I am taking a moment to examine one of my scripts.   This script is my personal story unwritten but for this short blog sketch.  The story begins in August at the UCLA Writers’ Faire.  I decided then and there to invest several hundred dollars to take a 7 week class coinciding in time and purpose with the National Novel Writing Month [“NaNoWriMo”].  As many known, the “event” is an international invitation to writers everywhere to compose a 50,000 word “novel” in the 30 days of November.  About 11% to 14% succeed overall each year as a fairly steady percentage despite an vast increase of participants in the approximate 20 years the event has repeated.  

The ironies of this decision are multiple.  I drive from O.C. on Saturday morning to U.C.L.A., the round trip consuming about 3 hours.  The class itself is 3 hours.  That’s six hours that could be spent writing.   While this is a price obviously, anyone driving in Los Angeles probably needs a minimum of one hour.  The distance-time equation is warped on the streets of L.A.  There are about 30 people in this class.  All of us probably expend the same time, energy, and cost of this whacky commute.   
The second major irony is that I am a compulsive structuralist when it comes to writing. I plot out the story several times, then further plot each step, and within each step, each scene.  I need to know the purpose of the step, and how I an going to achieve it.  Of course, this level of “knowing” is in outline form, and I let the creative possibilities “just happen” within the structure.  But NaNoWriMo gives primary importance to “word count” — an average of 1,667 per day to reach goal.  The only way a writer can do that consistently is to sling words madly.  I’m reminded of quip from Ronald Regan:  a little boy opens the door to his room to discover it is packed with horse shit from floor to ceiling.  “There must be a pony in there someplace,” the boy says.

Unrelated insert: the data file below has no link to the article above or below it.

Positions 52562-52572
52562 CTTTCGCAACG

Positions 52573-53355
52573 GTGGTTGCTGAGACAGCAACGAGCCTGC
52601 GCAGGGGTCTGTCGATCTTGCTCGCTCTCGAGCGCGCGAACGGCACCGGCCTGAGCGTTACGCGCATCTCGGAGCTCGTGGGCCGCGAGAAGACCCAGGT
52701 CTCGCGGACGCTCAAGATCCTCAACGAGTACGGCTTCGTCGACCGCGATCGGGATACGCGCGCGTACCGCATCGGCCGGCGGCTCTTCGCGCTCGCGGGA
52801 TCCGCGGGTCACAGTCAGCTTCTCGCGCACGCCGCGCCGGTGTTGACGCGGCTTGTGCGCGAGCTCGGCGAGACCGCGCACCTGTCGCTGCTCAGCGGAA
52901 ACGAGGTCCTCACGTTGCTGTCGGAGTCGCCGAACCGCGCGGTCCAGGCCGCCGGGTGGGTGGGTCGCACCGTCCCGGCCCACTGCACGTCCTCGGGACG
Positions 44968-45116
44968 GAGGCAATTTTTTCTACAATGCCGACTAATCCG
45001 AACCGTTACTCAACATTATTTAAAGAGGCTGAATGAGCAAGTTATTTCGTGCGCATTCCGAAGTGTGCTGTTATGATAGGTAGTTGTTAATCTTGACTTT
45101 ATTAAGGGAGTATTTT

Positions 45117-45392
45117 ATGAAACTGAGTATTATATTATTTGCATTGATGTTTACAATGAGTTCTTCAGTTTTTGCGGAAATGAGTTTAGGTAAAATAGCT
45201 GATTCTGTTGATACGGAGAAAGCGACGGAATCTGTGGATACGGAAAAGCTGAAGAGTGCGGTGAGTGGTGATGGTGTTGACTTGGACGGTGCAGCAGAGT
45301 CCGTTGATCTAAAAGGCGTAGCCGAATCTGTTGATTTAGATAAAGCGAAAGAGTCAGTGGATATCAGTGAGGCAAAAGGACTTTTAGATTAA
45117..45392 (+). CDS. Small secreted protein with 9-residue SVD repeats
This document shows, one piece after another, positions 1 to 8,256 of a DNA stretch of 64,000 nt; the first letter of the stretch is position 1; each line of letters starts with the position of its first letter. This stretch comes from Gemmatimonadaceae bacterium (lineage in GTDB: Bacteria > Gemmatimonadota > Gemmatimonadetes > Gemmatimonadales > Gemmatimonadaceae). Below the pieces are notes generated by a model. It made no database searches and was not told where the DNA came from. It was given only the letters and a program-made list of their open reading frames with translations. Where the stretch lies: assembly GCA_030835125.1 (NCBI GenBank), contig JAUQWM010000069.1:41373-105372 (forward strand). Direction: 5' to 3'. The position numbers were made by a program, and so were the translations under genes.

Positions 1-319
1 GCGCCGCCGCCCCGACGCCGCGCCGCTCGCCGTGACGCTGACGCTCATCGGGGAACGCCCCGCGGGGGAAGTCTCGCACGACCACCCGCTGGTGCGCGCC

I am that boy, and this UCLA/NaNoWriMo is my horse shit, and I am only doing this because I want the pony.  The “catch” is that I cannot find the pony without abandoning my sacred compulsions.  
I’m convinced this exercise is just another tool.  It has nothing to do obviously with a completed, readable novel.  That result might be reached with multiple rewrites in the months that follow, but the experience is really “aversion therapy.”  I see this challenge as doing the very thing you most fear by immersing yourself it the conditions you have done everything to avoid.  
I’m sensing that one of the important lessons I will learn from this experience is to trust myself as a writer.  I am to learn that perfectionism and criticism get in the way of freedom to explore, experiment, and discover.  When I begin shoveling away at the great heap in December, maybe the old sound of “nay” will become the a sweet sound of “neigh.”